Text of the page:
Featured COPUS Network projects


Virtual Museum: technology enhanced professional development for Louisiana science teachers (K-8 and French immersion) Virtual Museum: professional development for Louisiana science teachers
This project is a collaboration between the Museum of Natural Science (MNS) and the French Education Project (FEP) at Louisiana State University and funded as a SELECT grant (Supporting Electronic Learning and Essential Campus Transitions) by the Louisiana Board of Regents. Its goal is to offer professional development to Louisiana teachers focused on science, language and technology, via a series of bilingual professional development workshops. These distance-learning workshops are accompanied by compressed video and the support of bilingual material and online resources. All workshops make use of the Museum's extensive collections.


EarthCaching EarthCaching
The Geological Society of America (GSA) has developed an educational subset of the international adventure game geocaching, called EarthCaching. People who search for EarthCaches download educational information about the sites from the EarthCache Web portal. They refer to these notes, use their GPS receivers and undertake educational tasks to enhance their Earth science iteracy in the field. There are currently over 660 EarthCaches exist in more than 26 countries.


Wonderfest Wonderfest
Wonderfest takes place on the first weekend of November every year. Science enthusiasts and students gather at both UC Berkeley and Stanford University to celebrate the scientific enterprise. The heart of Wonderfest is a series of public dialogues between articulate researchers in discussion of provocative scientific questions. Associated activities include the awarding of the $5000 Carl Sagan Prize for Science Popularization, display of scientific art, performance of science comedy, and the culmination of a Bay Area- wide high school team science competition where the high school champs take-on a team of intrepid university researchers in "The Mind Duel."


2007 National High School Student Essay Contest 2007 National High School Student Essay Contest
Contestants compose and submit an original essay in English of no longer than one thousand (1,000) words on the following topic: Why would I want my doctor to have studied evolution?


ActionBioscience.org ActionBioscience.org
ActionBioscience.org is an education resource of the American Institute of Biological Sciences (AIBS). To meet the goal of promoting bioscience literacy, the web site provides peer-reviewed articles by scientists and science educators on issues related to the biosciences that are suitable for the general public, educators, and students. In addition, the site provides educators with original lessons and resources to enhance bioscience teaching. Selected articles are translated into Spanish.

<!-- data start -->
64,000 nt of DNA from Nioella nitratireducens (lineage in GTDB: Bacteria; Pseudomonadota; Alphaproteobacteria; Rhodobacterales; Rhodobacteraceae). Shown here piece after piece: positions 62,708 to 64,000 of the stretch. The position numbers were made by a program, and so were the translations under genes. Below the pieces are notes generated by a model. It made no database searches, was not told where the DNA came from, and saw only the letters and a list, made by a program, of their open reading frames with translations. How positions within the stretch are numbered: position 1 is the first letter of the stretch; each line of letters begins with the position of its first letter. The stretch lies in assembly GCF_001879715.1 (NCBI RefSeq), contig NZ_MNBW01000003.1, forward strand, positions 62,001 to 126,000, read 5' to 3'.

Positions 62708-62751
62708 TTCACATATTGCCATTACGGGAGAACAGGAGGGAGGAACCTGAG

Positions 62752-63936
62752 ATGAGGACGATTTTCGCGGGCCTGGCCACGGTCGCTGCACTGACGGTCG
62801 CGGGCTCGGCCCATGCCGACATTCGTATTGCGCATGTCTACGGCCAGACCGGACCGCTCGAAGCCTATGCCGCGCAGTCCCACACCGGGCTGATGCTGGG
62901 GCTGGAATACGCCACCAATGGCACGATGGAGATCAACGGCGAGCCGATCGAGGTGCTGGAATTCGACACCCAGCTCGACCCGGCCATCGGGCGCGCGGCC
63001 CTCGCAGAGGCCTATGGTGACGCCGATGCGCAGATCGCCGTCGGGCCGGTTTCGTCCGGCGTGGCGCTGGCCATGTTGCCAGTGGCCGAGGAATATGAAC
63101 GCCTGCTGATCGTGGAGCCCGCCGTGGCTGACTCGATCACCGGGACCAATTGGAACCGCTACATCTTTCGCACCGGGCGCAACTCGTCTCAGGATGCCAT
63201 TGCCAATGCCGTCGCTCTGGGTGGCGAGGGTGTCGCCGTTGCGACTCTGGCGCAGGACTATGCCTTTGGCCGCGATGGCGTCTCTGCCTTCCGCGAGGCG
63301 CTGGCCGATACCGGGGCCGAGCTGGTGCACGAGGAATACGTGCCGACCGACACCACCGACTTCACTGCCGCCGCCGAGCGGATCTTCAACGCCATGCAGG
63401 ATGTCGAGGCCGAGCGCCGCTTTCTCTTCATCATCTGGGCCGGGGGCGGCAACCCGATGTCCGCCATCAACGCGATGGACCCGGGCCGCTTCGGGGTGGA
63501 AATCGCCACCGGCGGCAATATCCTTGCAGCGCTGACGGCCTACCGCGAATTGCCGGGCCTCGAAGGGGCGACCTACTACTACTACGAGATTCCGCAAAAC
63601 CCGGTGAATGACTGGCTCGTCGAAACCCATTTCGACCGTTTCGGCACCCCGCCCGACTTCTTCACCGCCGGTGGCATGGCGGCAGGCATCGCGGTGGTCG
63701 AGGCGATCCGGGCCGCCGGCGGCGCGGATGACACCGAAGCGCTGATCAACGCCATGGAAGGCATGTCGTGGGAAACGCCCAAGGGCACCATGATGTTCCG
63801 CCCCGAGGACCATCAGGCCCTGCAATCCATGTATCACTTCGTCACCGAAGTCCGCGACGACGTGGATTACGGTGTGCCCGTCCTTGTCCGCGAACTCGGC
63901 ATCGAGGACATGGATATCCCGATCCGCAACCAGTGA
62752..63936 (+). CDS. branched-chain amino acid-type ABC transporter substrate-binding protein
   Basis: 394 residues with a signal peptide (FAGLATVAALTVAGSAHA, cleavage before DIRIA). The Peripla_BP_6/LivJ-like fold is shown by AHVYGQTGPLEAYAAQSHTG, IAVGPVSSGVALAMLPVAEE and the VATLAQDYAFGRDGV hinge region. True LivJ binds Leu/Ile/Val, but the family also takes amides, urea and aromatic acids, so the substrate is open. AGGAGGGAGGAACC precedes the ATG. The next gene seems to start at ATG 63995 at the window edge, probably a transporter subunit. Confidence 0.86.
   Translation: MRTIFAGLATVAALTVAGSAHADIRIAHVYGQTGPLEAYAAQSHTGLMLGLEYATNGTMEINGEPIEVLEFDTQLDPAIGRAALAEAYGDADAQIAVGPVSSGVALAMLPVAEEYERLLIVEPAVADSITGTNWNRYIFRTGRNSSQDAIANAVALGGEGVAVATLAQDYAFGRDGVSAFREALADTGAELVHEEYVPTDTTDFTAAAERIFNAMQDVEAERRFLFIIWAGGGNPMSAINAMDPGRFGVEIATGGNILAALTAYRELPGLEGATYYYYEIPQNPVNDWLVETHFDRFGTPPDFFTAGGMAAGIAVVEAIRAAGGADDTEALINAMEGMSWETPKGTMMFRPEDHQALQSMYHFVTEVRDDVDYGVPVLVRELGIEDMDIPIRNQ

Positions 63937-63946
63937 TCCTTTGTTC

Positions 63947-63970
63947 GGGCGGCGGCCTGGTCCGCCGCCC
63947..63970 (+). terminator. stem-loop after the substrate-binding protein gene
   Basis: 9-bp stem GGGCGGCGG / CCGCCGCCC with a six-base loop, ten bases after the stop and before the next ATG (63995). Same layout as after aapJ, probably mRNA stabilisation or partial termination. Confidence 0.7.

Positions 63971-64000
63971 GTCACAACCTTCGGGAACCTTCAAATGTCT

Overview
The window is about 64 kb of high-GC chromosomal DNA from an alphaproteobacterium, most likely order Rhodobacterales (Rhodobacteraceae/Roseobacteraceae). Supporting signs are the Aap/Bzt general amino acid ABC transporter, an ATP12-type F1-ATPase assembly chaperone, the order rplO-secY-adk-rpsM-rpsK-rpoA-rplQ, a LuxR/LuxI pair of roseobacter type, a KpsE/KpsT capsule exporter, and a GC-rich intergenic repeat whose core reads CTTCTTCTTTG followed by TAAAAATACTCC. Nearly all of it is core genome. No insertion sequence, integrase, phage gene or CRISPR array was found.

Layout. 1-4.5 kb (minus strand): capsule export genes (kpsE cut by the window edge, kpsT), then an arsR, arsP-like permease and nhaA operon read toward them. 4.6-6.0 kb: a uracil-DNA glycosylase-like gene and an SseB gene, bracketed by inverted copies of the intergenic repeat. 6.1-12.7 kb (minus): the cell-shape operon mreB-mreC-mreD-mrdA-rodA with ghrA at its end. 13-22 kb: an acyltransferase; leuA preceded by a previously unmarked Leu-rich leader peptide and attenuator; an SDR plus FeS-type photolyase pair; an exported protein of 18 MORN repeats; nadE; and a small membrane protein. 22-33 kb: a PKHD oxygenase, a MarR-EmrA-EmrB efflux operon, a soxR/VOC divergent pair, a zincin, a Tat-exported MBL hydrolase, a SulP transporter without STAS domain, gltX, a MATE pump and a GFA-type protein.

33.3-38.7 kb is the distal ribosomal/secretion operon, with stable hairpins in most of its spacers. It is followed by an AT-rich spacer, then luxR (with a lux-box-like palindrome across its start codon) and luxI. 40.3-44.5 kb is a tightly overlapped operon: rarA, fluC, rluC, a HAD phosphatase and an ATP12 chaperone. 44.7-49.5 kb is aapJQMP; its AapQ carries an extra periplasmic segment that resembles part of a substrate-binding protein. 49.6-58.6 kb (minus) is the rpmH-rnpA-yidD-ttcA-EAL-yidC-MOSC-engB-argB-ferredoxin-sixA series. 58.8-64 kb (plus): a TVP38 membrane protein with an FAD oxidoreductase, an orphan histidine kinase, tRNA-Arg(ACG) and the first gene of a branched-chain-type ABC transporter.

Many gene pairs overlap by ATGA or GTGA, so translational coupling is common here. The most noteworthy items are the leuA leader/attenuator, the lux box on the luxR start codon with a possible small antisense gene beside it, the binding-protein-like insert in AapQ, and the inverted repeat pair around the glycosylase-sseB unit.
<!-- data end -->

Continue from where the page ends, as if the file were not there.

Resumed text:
Exploring California Biodiversity Exploring California Biodiversity
This project of the UC Berkeley Natural History Museums (BNMH) develops a learning community among graduate student fellows, classroom teachers, and their students that focuses on understanding the natural environment. The primary goal of the project is to inspire in urban children and their families an appreciation for the overwhelming diversity of life and a recognition that biodiversity is not confined to the rainforests of exotic places, but exists even within their own school yards. Graduate fellows associated with the BNHM work with middle and high school students and their parents in the San Francisco Bay Area using the facilities and resources of the BNHM and the Berkeley Natural History Field Stations.


Arizona Geological Survey public engagement projects Arizona Geological Survey public engagement projects
Geologists from the Arizona Geological Survey work with other government agencies to inform and engage the public in decisions that affect their communities. In the picture shown here, the AZGS worked with the US Forest Service to assess the damage from record floods and debris flows that destroyed roads and facilities in the popular Sabino Canyon recreation area in Tucson, Arizona. The public remains highly engaged in debating the future of the canyon and whether it should be left in its natural state or if roads should be reconstructed.


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